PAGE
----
Blocked Downspouts

Vancouver gutters and downspouts take a beating during our rainy season. The gutter system of your home has been (mostly) on summer vacation. But before we head into fall, while it’s still sunny, now is a good time to check for any accumulated debris that might cause blockages when heavy rains and storms arrive. With the help of a ladder, a visual inspection of the gutters will allow you to spot potential trouble areas. However, if the clogs and clumps of dirt are snagged somewhere inside the downpipe, they are a little harder to detect.

It’s not just leaves and twigs that get into the gutters and downpipes – also look for birds’ or squirrels’ nests, balls and hives (bee or wasp homes). Typical places debris can build up in downspouts are at the top, in the middle or above or below the elbow. Start at the top of the downspout, where it’s attached to the gutter. Look inside. If you can see a clump of something that shouldn’t be there, use a length of wire with one end bent into a hook to remove it.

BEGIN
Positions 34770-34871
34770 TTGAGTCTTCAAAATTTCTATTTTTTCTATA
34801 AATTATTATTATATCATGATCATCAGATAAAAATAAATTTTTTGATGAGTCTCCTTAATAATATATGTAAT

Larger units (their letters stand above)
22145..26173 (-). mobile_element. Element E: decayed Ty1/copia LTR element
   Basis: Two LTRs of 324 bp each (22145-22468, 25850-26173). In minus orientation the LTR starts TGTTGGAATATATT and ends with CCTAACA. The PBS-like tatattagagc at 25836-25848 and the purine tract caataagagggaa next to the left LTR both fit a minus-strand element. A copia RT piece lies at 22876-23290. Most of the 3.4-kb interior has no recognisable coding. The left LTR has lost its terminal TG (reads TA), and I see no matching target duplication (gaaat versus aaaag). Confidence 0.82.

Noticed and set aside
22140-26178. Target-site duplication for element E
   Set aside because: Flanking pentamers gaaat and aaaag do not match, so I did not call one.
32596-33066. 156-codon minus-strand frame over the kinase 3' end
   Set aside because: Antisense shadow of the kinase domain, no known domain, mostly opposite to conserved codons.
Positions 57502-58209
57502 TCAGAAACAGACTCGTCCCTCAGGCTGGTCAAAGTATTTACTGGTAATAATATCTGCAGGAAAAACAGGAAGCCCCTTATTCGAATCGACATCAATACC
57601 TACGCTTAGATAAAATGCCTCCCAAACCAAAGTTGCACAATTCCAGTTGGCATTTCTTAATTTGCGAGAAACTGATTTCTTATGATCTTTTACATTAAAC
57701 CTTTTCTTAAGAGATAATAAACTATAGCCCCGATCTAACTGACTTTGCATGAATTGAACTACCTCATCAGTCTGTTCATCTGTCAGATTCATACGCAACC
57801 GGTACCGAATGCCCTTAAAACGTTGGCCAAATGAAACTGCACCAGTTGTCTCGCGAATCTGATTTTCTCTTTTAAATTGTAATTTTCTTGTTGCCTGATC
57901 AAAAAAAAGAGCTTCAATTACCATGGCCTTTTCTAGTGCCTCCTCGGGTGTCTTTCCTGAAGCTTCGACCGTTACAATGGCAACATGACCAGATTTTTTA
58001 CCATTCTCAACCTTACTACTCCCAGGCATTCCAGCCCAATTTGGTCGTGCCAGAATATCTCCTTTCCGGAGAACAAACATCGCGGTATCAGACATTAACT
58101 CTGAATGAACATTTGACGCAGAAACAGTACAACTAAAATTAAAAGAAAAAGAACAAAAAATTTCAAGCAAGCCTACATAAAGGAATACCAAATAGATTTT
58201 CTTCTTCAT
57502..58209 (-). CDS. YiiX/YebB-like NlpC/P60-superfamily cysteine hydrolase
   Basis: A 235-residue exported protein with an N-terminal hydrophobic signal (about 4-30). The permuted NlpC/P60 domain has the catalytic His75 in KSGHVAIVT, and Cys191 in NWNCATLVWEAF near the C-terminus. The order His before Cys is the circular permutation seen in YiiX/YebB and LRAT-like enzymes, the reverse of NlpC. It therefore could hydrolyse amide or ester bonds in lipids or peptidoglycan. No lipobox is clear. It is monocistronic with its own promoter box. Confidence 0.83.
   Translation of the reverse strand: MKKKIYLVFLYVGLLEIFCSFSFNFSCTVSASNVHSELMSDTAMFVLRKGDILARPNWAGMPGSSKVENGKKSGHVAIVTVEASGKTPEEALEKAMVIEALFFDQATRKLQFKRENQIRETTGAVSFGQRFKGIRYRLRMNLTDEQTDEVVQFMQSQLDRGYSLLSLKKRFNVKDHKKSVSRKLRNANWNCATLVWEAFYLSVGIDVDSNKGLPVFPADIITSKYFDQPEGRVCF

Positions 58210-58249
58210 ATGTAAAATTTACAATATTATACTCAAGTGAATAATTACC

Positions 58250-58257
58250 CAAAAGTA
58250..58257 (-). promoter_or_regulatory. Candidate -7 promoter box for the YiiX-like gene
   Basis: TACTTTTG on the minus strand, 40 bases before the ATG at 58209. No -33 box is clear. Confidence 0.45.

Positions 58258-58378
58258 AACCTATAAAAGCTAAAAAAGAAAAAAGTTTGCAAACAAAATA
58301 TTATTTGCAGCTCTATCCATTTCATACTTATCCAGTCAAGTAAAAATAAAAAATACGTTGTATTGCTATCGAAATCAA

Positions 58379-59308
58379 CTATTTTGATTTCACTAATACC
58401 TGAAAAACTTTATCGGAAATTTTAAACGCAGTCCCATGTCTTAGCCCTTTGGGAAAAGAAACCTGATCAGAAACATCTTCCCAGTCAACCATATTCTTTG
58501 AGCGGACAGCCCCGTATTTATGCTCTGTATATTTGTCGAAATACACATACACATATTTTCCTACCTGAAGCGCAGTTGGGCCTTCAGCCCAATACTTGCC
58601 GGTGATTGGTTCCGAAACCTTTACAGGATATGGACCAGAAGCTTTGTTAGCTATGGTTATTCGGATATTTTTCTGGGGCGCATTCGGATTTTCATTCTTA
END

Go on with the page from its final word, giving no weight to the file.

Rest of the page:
To check for blockages inside the downspout, use a garden hose or pour several buckets of water into the downspout where it connects to the gutter. If the water runs easily and quickly through the downpipe, then there most likely isn’t an obstruction. If the water takes its time exiting the downspouts (dribbling or trickling), then you will need to find where inside the downpipe the clog is.

Shine a light into the end of the downspout to check for an obstruction just below or above the elbow. Try to remove it with a length of wire. If that doesn’t work or if the blockage is further up, in the middle of the downpipe, you may need to use a plumbing snake or auger to remove the clog. No matter where you found the clog, at the top, middle or end of the downspout, flush water through the system one final time just to make sure that the downpipe is free of debris.